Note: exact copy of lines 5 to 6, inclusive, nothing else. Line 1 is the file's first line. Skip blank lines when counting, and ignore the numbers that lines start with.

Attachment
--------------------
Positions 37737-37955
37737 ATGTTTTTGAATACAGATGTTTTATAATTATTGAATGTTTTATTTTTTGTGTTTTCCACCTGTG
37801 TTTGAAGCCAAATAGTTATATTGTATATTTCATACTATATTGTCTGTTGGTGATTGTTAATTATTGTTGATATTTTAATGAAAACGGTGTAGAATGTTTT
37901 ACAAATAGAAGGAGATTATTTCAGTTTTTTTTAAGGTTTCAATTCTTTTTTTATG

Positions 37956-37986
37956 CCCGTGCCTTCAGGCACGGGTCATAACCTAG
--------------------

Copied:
Positions 37956-37986
37956 CCCGTGCCTTCAGGCACGGGTCATAACCTAG